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GNM file format

The Generator GNM log format is:

  0: 'G'
  1: 'N'
  2: 'M'
  3: fields per second (e.g. 50 or 60)

interval = 0;
while (!EOF) {
  data = readbyte()) // readbyte() reads the next byte from the file
  if ((data & 0xF0) == 0) {
    switch (data) {
      case 0: /* start of field marker (1/50th or 1/60th second elapsed) */
              sampsperfield=(readbyte() << 8) + readbyte();
      case 1: /* FM port 0 */
              ymport=0; ymreg=readbyte(); ymdata=readbyte();
      case 2: /* FM port 1 */
              ymport=1; ymreg=readbyte(); ymdata=readbyte();
      case 3: /* PSG */
              write readbyte() to psg port;
      case 4: /* escaped sample data and mark of interval */
              ymport=0; ymreg=0x2A; ymdata=readbyte(); interval=1;
      case 5: /* no sample data this interval */
              interval=1; /* no change of register 0x2A */
  } else {
    /* unescaped sample data and mark of interval */
    ymport=0; ymreg=0x2A; ymdata=data; interval=1;
  if (interval) {
    interval = 0;
    update sound;


The GYM file format does not support samples.  Where sample data has been
added to the GYM file format it is not possible to know where within the
time period of a field the sample(s) occured, so any players have to make
a guess.  Samples within a GYM file are represented using an FM write which
consists of three bytes, this is a huge waste of space.


The field is split into a distinct number of intervals in order to
increase accuracy.  As an emulation format, the idea was to output X
intervals where X is the number of lines of display, as emulators work
in terms of video lines.  The GNM format has been modified however to
cope with any number of intervals within a field.  You could divide a
field into 4 events for example.  This would mean 4 times the accuracy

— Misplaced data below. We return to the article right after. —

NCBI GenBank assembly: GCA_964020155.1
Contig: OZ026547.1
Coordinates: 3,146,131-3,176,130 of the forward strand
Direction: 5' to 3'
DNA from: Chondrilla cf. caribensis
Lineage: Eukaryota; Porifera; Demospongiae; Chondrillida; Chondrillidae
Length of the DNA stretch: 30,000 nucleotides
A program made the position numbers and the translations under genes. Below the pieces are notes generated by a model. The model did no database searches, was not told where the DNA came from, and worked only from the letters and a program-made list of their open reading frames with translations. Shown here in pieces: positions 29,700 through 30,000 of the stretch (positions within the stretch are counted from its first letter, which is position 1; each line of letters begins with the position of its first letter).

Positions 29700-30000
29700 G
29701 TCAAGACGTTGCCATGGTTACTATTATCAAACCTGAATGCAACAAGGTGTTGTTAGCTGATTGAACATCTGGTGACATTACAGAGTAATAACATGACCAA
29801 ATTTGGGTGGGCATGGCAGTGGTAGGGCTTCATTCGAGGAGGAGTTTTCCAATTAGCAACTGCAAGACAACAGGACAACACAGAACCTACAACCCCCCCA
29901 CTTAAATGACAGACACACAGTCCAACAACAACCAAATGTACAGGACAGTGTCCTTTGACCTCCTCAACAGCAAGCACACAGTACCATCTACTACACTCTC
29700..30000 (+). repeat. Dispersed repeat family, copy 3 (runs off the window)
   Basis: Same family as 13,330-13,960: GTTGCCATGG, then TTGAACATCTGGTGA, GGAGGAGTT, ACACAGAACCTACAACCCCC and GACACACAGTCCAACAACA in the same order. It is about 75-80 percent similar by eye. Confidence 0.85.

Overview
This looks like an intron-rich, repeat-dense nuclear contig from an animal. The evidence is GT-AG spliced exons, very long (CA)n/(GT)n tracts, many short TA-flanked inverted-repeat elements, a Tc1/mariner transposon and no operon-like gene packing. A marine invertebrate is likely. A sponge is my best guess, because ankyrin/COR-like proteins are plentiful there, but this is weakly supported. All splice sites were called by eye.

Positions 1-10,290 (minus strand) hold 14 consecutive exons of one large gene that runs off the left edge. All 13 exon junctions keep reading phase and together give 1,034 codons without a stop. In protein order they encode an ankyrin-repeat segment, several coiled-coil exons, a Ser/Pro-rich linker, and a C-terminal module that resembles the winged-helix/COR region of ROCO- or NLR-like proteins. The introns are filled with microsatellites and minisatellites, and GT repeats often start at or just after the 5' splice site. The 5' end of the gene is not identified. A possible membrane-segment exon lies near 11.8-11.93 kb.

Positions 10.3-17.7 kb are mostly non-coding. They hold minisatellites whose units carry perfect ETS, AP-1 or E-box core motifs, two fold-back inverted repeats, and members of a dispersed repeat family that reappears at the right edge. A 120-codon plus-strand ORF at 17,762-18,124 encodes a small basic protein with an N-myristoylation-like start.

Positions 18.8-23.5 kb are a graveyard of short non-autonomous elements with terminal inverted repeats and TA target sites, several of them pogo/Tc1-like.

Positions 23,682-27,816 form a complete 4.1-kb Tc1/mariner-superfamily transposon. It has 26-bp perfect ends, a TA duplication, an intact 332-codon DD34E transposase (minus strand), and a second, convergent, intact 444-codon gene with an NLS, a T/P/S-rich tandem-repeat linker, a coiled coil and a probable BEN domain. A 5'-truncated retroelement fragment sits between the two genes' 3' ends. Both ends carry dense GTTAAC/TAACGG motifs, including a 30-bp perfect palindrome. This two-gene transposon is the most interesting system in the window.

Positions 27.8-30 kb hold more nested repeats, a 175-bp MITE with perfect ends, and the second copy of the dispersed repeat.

in placing events (in time) than the GYM format.  Of course, the higher
the number of intervals, the bigger the resulting file format.

You can only accurately have one sample per interval because the interval
is the only thing that tells you where in time you are within a field.
Therefore, the GNM format uses the samples themselves as a marker for
each interval.  If there is no sample, then a special marker is inserted
to represent no change.  This makes the file format as concise as possible.


Each field starts with a $0 byte marker followed by two bytes that indicate
the number of intervals for this field.

Each interval is marked by a sample.  The samples are placed directly in
the stream except for byte vales $0 to $f, in which case they are escaped
with a $4 byte.  If there was no sample written in the interval period then
a $5 byte is inserted.

Generator's implemention

Generator works on a field at a time basis.  Generator allocates a block
of memory, which expands if required, that contains what we would write
to disk assuming maximum samples are necessary (maximum in Generator's
case is the number of lines in the display, i.e. 262 for NTSC).  Nominally
8k is allocated for this purpose.

YM/PSG writes are written into this block, however writes to FM address
$2a are held pending until the end of each line.  At the end of the line
we write the (last) sample into the block (as-is or escaped with a $4 if
necessary, or $5 if no change to FM register $2a was made).

At the end of a field we can then decide the number of intervals that we
wish to output into the file.  If there were no samples in the entire
period then we remove all interval markers ($5 bytes) and set the number
of intervals to 0 for this field.  We could leave a few intervals in to
make FM more accurate, but Generator doesn't do this (not sure if it's

Generator is of course open source so you are free to look at the
actual implementation.